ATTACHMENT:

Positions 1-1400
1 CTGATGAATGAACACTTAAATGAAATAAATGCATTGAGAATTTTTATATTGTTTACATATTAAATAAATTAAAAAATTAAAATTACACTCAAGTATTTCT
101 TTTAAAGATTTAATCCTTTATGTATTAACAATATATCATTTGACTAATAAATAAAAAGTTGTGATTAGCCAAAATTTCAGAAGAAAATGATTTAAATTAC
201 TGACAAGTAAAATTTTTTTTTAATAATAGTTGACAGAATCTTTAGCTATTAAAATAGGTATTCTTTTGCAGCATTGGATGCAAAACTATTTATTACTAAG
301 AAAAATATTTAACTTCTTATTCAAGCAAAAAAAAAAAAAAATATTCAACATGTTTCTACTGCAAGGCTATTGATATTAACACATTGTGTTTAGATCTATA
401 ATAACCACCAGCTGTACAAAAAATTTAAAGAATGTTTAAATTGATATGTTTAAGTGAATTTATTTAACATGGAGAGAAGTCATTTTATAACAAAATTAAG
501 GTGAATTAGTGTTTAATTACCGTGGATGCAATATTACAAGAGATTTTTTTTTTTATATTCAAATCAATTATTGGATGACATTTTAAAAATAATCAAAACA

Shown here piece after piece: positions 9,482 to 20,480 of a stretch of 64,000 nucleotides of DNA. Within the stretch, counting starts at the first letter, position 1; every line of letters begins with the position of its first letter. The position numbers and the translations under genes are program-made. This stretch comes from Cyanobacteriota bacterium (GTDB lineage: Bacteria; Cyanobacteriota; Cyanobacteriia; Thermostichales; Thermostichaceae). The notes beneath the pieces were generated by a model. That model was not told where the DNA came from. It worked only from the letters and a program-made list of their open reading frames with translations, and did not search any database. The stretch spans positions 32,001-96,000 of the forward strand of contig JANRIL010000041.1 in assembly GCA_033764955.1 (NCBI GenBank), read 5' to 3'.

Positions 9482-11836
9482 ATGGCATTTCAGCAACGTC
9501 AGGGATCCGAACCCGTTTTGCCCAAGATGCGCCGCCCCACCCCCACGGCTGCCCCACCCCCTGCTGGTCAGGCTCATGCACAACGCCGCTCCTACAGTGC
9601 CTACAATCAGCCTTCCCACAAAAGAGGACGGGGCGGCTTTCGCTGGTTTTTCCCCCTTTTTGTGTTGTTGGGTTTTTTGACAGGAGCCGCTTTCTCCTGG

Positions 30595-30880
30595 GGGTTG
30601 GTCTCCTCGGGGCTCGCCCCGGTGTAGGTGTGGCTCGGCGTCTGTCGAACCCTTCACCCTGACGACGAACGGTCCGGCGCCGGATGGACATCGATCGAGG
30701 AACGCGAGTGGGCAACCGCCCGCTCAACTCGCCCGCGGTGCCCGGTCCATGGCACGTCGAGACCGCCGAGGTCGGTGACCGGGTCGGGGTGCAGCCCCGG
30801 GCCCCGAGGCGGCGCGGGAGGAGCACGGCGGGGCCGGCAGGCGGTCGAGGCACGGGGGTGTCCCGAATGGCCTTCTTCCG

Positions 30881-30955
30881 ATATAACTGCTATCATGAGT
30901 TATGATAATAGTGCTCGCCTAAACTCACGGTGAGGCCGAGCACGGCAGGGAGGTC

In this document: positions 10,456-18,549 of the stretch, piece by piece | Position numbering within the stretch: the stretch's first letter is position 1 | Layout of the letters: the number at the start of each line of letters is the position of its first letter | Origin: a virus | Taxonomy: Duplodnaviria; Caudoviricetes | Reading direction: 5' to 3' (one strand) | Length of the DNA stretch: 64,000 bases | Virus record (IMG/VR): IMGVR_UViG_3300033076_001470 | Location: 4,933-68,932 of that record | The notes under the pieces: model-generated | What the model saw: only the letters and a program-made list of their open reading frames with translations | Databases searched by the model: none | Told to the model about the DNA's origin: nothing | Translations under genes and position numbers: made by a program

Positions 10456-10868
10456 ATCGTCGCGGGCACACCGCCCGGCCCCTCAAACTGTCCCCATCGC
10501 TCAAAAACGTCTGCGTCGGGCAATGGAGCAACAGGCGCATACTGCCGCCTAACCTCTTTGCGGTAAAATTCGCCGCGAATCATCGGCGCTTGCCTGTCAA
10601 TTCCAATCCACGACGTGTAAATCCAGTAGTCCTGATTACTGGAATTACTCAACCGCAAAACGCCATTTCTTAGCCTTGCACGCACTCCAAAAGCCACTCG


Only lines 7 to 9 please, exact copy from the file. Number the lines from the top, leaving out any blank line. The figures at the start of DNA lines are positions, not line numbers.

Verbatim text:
501 GTGAATTAGTGTTTAATTACCGTGGATGCAATATTACAAGAGATTTTTTTTTTTATATTCAAATCAATTATTGGATGACATTTTAAAAATAATCAAAACA

Shown here piece after piece: positions 9,482 to 20,480 of a stretch of 64,000 nucleotides of DNA. Within the stretch, counting starts at the first letter, position 1; every line of letters begins with the position of its first letter. The position numbers and the translations under genes are program-made. This stretch comes from Cyanobacteriota bacterium (GTDB lineage: Bacteria; Cyanobacteriota; Cyanobacteriia; Thermostichales; Thermostichaceae). The notes beneath the pieces were generated by a model. That model was not told where the DNA came from. It worked only from the letters and a program-made list of their open reading frames with translations, and did not search any database. The stretch spans positions 32,001-96,000 of the forward strand of contig JANRIL010000041.1 in assembly GCA_033764955.1 (NCBI GenBank), read 5' to 3'.

Positions 9482-11836